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Filaggrin is important for skin barrier function and is mutated in 15-20% of patients with atopic dermatitis.
To examine whether filaggrin deficiency predisposes to skin inflammation and epicutaneous (EC) sensitization with protein antigen.
Skin histology in filaggrin-deficient ft/ft mice and WT controls was assessed by H&E staining and immunohistochemistry. Cytokine mRNA expression was examined by quantitative RT-PCR. Serum antibody levels and splenocyte secretion of cytokines were measured by ELISA.
ft/ft mice developed eczematous skin lesions after age 28 weeks and a progressive increase in serum IgE and IgG1 levels. Normal appearing skin from 8-week-old ft/ft mice had epidermal thickening and increased dermal infiltration with CD4+ cells and expression of mRNA for IL-17, IL-6 and IL-23, but not IL-4, IL-13 or IFN-γ. Lesional skin of 32-week-old ft/ft mice exhibited qualitatively similar, but more pronounced, changes, and elevated IL-4 mRNA levels. EC application of ovalbumin (OVA) to shaved skin of 8-week-old ft/ft mice, but not WT mice, resulted in increased epidermal thickening, dermal infiltration by CD4+ cells, but not eosinophils, and expression of IL-17, IL-6, IL-23, IL-4 and IFN-γ, but not IL-5 or IL-13, mRNA. Splenocytes from EC sensitized ft/ft mice, but not controls, secreted cytokines in response to OVA stimulation and their sera, but not those of controls, contained OVA specific IgE and IgG1 antibodies.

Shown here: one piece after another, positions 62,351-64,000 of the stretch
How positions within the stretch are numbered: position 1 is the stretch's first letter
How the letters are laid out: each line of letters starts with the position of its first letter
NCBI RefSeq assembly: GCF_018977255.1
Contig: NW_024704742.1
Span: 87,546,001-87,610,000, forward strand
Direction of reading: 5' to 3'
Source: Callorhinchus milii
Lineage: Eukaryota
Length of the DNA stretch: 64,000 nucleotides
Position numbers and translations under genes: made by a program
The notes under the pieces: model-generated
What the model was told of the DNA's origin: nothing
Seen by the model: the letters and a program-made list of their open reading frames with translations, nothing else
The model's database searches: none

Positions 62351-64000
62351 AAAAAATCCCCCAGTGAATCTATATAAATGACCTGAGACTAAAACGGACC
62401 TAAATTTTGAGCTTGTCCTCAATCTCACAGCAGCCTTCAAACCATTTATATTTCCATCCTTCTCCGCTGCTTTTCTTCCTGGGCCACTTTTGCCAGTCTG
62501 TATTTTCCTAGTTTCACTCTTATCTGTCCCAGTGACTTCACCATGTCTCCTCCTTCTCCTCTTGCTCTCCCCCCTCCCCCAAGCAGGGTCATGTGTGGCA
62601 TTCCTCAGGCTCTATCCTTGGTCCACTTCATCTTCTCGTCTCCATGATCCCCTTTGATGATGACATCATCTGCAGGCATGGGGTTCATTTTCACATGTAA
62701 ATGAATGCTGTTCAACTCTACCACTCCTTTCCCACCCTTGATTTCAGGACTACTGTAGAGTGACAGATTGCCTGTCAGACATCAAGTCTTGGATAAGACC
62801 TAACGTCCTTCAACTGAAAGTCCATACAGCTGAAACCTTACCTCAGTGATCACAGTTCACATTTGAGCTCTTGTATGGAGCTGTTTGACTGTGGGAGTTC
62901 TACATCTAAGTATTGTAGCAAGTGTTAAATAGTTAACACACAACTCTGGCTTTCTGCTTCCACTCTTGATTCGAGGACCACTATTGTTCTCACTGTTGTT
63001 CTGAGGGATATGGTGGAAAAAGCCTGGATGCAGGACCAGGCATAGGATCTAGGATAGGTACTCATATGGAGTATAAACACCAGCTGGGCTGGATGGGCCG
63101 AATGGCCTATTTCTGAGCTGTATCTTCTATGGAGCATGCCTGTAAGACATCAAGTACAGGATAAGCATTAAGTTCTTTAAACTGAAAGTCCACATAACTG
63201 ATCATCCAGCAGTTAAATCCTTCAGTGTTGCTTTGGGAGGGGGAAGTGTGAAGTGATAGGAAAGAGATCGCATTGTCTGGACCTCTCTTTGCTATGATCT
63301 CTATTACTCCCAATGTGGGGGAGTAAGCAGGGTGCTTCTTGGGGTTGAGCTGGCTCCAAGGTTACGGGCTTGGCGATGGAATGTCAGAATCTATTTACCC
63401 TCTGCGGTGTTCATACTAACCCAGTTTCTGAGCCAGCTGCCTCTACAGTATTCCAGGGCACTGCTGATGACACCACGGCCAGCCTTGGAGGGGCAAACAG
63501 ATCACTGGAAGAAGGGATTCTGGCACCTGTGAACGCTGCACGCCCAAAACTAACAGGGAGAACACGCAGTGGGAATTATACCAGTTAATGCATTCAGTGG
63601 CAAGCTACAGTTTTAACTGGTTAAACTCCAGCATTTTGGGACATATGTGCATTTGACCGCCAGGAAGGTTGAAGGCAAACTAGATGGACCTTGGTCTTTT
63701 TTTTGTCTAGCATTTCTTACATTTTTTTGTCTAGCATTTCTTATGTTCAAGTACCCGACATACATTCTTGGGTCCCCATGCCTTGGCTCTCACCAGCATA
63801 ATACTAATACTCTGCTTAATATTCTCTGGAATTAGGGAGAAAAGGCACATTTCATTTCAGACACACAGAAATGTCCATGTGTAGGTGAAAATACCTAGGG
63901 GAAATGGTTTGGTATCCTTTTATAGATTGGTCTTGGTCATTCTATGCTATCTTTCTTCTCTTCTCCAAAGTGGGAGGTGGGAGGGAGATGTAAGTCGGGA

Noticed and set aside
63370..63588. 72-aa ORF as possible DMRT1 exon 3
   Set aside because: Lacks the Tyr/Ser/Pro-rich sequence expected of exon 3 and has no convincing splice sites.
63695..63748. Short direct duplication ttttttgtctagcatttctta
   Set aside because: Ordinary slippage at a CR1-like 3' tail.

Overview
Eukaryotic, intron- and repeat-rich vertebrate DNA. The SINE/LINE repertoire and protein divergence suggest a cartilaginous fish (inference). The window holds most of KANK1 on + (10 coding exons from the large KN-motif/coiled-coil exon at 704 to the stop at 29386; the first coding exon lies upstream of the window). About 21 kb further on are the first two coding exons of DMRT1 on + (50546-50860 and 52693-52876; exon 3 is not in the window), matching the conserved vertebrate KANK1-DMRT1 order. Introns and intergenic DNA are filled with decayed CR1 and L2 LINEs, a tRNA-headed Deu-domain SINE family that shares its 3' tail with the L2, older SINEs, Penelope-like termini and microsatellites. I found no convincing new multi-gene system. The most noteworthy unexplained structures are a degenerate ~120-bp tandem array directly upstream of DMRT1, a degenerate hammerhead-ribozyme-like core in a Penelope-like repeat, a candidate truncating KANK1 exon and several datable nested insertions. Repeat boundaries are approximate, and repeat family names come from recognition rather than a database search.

Filaggrin deficient mice exhibit Th17-dominated skin inflammation, eczematous changes with age, and are permissive to EC sensitization with protein antigen.
Patients with atopic dermatitis (AD) exhibit impaired skin barrier function and abnormal structure and chemistry of the stratum corneum (SC)1. Furthermore, defects in skin barrier function in mice are associated with an AD-like phenotype2. Alteration of the skin barrier in AD is evidenced by reduction in the water content of the SC and by increased transepidermal water loss (TEWL)2. Mechanical injury inflicted by scratching and skin inflammation are likely to aggravate skin barrier dysfunction in AD, as suggested by the observation that the defect in TEWL improves with decreased disease activity3. Impaired barrier function increases transepidermal penetration of environmental allergens. This is supported by the observation that children with AD exposed to topical creams and lotions containing peanut protein have a significantly increased risk of peanut sensitization4. AD has been considered a Th2 mediated disease, characterized by elevated IgE and Th2 cytokine expression in acute skin lesions, Several recent observations suggest the presence of IL-17-producing cells infiltrating the dermis in acute AD lesions and in the peripheral blood of AD patients5, 6. Furthermore, epicutaneous (EC) sensitization of tape stripped mouse skin with OVA results in local and systemic Th17 as well as Th2 responses7.